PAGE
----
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The Kernel

We spent a beautiful August afternoon at The Kernel farm with patriarch Bruce Muck. He raises popcorn, garlic, soybeans, field corn, and alfalfa hay for the herd of beef cattle. Bruce has been at this location since 1970. The present farm is 325 acres.

Bruce showed us his chickens (which were entertaining to say the least). He currently has 36 chickens that produce brown eggs. We enjoyed listening to the increase of the chickens’ murmurs as we approached. Bruce said they have a lot of personality.

We took a ride along the lane viewing cornfields. You could hear the pride in Bruce’s voice as he talked about his daily walk on that lane. The corn was tall and healthy, and truly a sight to see. The farm grows popcorn, field corn, and corn for ethanol. You can tell the difference in the plants by the color of their tassels. Bruce also told us that this year’s abundance of rain has delayed his popcorn harvest. Popcorn has a 110-day growth cycle and it can’t be rushed since it must mature in the field.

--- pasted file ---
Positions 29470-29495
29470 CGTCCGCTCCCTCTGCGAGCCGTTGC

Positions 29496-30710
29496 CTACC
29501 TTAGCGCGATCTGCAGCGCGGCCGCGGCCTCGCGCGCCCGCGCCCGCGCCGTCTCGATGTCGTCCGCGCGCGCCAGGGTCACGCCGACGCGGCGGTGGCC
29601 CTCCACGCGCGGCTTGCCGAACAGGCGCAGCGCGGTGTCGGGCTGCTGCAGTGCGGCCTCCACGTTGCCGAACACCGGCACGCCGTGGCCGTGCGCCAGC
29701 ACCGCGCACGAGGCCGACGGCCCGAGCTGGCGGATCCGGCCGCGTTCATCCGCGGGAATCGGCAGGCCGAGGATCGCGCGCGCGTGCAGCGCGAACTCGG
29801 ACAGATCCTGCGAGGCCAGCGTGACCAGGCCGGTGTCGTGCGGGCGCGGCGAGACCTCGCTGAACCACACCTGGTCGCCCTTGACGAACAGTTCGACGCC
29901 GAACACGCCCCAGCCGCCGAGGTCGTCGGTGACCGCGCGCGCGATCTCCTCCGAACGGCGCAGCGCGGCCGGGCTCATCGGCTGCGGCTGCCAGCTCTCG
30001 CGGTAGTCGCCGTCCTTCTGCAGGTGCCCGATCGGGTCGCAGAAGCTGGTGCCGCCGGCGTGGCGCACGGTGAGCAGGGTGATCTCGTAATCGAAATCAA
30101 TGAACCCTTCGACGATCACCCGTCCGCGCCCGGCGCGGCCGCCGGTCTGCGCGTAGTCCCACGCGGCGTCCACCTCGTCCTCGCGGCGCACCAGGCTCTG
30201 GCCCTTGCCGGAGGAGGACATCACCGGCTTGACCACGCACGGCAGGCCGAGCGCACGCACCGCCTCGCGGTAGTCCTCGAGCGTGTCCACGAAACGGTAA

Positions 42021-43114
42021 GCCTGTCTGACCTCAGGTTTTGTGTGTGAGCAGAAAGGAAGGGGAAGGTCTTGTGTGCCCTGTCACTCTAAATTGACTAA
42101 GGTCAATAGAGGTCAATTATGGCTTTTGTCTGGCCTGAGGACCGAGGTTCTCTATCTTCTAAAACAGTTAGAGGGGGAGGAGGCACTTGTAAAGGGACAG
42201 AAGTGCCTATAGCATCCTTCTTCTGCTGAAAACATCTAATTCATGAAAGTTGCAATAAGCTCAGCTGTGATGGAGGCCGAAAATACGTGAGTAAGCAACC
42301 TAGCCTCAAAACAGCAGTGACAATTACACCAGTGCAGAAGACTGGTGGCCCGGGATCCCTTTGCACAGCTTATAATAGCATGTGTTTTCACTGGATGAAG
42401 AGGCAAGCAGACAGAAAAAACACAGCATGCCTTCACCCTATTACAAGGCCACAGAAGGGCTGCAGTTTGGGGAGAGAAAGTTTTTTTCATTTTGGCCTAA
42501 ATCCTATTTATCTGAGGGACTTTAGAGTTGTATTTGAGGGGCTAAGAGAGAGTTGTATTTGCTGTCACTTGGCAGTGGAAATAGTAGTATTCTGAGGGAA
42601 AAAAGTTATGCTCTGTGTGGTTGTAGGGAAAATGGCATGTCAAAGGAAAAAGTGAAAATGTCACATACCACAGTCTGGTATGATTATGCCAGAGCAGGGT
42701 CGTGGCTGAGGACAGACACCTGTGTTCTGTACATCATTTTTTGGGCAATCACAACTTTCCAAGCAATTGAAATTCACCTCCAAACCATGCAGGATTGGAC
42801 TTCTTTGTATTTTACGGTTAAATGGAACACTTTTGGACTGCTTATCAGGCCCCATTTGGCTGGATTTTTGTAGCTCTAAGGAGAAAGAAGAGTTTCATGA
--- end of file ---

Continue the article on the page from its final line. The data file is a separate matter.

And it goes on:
Bruce showed us the barn where tables of garlic and shallots were drying. The Kernel grows three varieties of garlic: Italian softneck, German White hardneck (the most common local variety due to its winter-hardy nature), and a relatively mild Vietnamese Red. We learned that taking garlic from ground to market is pretty labor intensive. The garlic must first be dried on racks. Then it must then be cleaned of dirt — which is done by hand. Another side effect of this year’s summer rain is increased difficulty in cleaning the bulbs for sale.

Garlic is the root bulb of the garlic plant, but each plant also produces a “scape,” which grows up the center of the plant and bears a seed bulbil at its tip. Scape can be roasted and used for spread or to season food. Garlic bulbs not suitable for sale are dried, cleaned and ground for garlic powder, which The Kernel also sells at the Market.

The soybeans are a commercial crop for the farm. We learned that they must be grown on flattened ground since pods sprout from the top of the plant all the way to bottom. The flattened ground makes it easier for combines to harvest all the pods — even those that grow just above the soil line.

Look for the Kernel’s fantastic popcorn and garlic products at the Market, and if you get lucky, you might even get to say hello to Jasmine, their border collie, who sometimes accompanies the harvest at the Market.

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